Many road traffic accidents are caused, or contributed to, by the condition, design or layout of the highway.
The Department for Transport records contributory factors of traffic accidents and in up to 21% of all accidents, the highway environment surrounding the driver has been found to have contributed to the accident.
Drivers often claim that a defect with their vehicle led to the accident. Figures recognise vehicle defects as a contributory factor in just 3% of recorded accidents. This figure even includes poorly maintained brakes and tyres. Simplistically, these two figures demonstrate that the highway environment contributes up to seven times as many road accidents as vehicle defects, even when considering a lack of vehicle maintenance.
The Department for Transport data can be seen on their website by clicking here.
The highway environment can contribute to a road accident in many ways, including:
The highway is not simply the road surface; it also includes its immediate surroundings which together, form the 'highway'. Components of the highway include such wide and varied aspects as footways and verges, road lighting, road markings, traffic signs, drainage, trees and hedges, traffic lights, Catseyes, kerbing, crash barriers - to name but a few.
Hawkins has one of the largest Road Traffic Accident Forensic Investigation Groups in the country and is aware that the highway environment plays a part in the incident on many occasions and sometimes is the major cause. As a direct result, Hawkins has now established a Highways Engineering Team working within the Road Traffic Accident Group.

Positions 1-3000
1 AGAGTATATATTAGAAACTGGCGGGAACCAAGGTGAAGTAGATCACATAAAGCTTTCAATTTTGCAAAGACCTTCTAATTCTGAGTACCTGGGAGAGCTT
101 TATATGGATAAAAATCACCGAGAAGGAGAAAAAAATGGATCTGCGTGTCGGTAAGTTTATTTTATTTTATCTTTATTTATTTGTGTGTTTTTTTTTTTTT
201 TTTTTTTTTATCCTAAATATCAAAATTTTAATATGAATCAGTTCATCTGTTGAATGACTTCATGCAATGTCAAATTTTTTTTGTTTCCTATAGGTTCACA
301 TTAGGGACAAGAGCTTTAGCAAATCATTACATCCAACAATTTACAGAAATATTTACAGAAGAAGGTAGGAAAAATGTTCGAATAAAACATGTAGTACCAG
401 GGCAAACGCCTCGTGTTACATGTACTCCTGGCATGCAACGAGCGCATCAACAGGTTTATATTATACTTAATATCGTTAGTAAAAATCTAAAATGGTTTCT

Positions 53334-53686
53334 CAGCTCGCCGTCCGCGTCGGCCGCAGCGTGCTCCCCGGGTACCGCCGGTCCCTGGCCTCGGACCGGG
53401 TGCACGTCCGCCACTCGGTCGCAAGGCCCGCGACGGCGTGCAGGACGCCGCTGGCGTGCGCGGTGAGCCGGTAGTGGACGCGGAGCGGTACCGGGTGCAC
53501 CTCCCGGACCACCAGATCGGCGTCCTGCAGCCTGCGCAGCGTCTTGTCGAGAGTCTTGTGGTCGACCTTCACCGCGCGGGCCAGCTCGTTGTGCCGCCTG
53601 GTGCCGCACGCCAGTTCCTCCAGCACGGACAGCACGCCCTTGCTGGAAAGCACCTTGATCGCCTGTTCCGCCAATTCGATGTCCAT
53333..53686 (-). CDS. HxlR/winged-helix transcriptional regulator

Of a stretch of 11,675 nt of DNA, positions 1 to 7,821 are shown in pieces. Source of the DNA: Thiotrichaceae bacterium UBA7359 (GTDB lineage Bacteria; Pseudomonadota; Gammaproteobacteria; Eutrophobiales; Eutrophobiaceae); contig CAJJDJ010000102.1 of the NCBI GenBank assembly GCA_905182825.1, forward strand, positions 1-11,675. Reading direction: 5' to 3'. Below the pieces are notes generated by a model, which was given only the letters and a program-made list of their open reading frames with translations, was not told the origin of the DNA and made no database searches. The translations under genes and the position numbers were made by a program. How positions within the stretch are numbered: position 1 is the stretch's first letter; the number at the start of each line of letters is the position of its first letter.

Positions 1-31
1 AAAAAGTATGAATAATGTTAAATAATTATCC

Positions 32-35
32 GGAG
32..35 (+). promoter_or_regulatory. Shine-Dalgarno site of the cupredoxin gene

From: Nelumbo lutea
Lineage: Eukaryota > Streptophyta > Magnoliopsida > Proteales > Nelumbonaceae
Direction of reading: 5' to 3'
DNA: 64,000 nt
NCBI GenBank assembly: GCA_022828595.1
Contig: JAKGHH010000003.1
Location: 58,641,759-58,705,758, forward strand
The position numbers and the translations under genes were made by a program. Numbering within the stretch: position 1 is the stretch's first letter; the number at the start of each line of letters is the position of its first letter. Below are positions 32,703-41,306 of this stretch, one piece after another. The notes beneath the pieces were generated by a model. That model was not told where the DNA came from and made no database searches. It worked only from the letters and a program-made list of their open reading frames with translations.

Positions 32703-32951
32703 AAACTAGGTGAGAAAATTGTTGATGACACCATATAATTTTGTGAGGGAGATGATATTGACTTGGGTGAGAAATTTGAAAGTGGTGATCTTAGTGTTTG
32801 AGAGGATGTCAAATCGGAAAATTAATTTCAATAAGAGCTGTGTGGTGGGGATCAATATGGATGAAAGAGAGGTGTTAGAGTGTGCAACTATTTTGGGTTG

The investigation of road traffic accidents can be complex because:
There will often be more than one way to design a highway to fulfil the same function and it is important to consider why a road layout was constructed as it was.
Our investigators will provide you with a report which will, in most cases, give you a clear understanding of the contributory causes of the accident.
The investigator will use all sources of information available, particularly from the Police Report. Prompted by Article 13 of the European Convention on Human Rights, the introduction of the Police Road Death Investigation Manual now requires the Police to investigate all possible factors involved in a road death:
"There is recognition nowadays that in many circumstances the investigation of a road death is equivalent in complexity to that of homicide - indeed many road deaths should be treated by police as homicides".
The Police also attend most serious road traffic accidents and produce a report, which contains contemporaneous information such as plans and photographs. The Police Report, witness evidence and details established from a visit to the accident scene are used to reconstruct the most probable sequence of events leading to the accident.
In addition to being long-standing and qualified Highway Engineers, with substantial experience in the design of all aspects of the highway, Hawkins' Highways Engineering Team has extensive Local Authority experience and excellent knowledge of highway legislation. The highways specialists are members of recognized professional bodies relating to highways, transportation and road materials. This wealth of knowledge enables the Team to investigate 'stand alone' highway issues which might not be related to a road traffic accident, such as:
The Highways Engineering Group has experience in Civil and Criminal actions, has worked for Local Authorities and Claimants, and been jointly instructed to help resolve highway disputes.